Reply
  2. The only thing I can come up for fob is that he was a friendly old bastard. Country people are like that, aren't they..

    Reply
  3. Hilarious. You've got to love bizarre old characters like these.

    Reply
  4. LOL – that's really funny. A couple of years ago my company bid on building a cricket ground in the West Indies. Being American they don't really know much about cricket and me being (at that time) the only member of a cricketing nation in the office I was asked to look through a speech that one of the guys was going to make. He wanted to make sure that the jokes he was going to tell were funny because he neither understood them nor thought they were funny. I assured him they would pass – (they were along the lines of bowled maidens etc which he must have got off the internet). We now have 2 Aussies, a Kiwi, 2 Indians and a Paki in the office.

    Reply
  5. Nice story of yours Peter. Thanks.A couple of times I have almost beaten Globet in walking to the top of Mt Bartle Frere, but I suspect she was holding something back to make the old man feel good.

    Reply
  6. The further you travel into Australia's outback, the more bizarre they become.This reminds me that the England test cricket team has, over the years, included a lot of colourful characters, many of whom, for reasons I do not understand, were Yorkshiremen.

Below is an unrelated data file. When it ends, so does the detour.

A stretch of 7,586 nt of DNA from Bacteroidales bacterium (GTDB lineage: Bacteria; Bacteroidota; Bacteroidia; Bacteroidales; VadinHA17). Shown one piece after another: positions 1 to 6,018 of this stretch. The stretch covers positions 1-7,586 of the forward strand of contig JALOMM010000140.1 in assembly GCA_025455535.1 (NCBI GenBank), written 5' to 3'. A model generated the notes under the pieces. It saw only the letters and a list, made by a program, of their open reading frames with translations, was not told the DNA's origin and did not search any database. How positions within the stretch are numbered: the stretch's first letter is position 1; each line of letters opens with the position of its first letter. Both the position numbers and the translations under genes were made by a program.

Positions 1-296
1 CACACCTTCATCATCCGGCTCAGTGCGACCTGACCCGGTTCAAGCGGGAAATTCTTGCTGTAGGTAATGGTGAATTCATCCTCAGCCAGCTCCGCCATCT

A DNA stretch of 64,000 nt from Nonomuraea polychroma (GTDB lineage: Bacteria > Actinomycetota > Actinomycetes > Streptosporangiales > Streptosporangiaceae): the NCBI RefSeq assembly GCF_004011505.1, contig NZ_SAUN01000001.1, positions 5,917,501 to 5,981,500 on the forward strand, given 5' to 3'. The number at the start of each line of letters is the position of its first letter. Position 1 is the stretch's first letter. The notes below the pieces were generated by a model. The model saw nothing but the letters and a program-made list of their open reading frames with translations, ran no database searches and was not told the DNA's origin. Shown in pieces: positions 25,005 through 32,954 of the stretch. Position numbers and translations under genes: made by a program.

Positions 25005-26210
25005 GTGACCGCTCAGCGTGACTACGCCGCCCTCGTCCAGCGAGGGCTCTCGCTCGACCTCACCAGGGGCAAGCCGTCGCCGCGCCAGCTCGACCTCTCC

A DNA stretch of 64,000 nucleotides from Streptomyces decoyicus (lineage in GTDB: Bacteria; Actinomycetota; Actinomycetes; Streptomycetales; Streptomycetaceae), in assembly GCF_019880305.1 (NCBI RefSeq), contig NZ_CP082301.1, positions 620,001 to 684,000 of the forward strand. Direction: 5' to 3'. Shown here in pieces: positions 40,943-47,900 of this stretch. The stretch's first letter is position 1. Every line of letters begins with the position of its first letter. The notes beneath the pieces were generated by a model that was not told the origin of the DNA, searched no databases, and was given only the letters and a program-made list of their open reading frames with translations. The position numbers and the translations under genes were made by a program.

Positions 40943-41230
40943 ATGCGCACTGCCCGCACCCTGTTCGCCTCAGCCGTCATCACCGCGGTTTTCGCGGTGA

Reply
  7. I think his name could have been Frederick, (I can't think of anything else either), but we never were sociable on a first-names basis.

    Reply
  8. Thanks for the story Emjay. A couple more nationalities and you will have representatives from every cricketing nation.I also stumbled in my research across the fact the Kansas has some active cricket clubs, along with a few other states in the US as well.

    Reply

Leave a Reply

Fill in your details below or click an icon to log in:

WordPress.com Logo

You are commenting using your WordPress.com account. Log Out / Change )

Twitter picture

You are commenting using your Twitter account. Log Out / Change )

Facebook photo

You are commenting using your Facebook account. Log Out / Change )

Google+ photo

You are commenting using your Google+ account. Log Out / Change )

Connecting to %s

%d bloggers like this: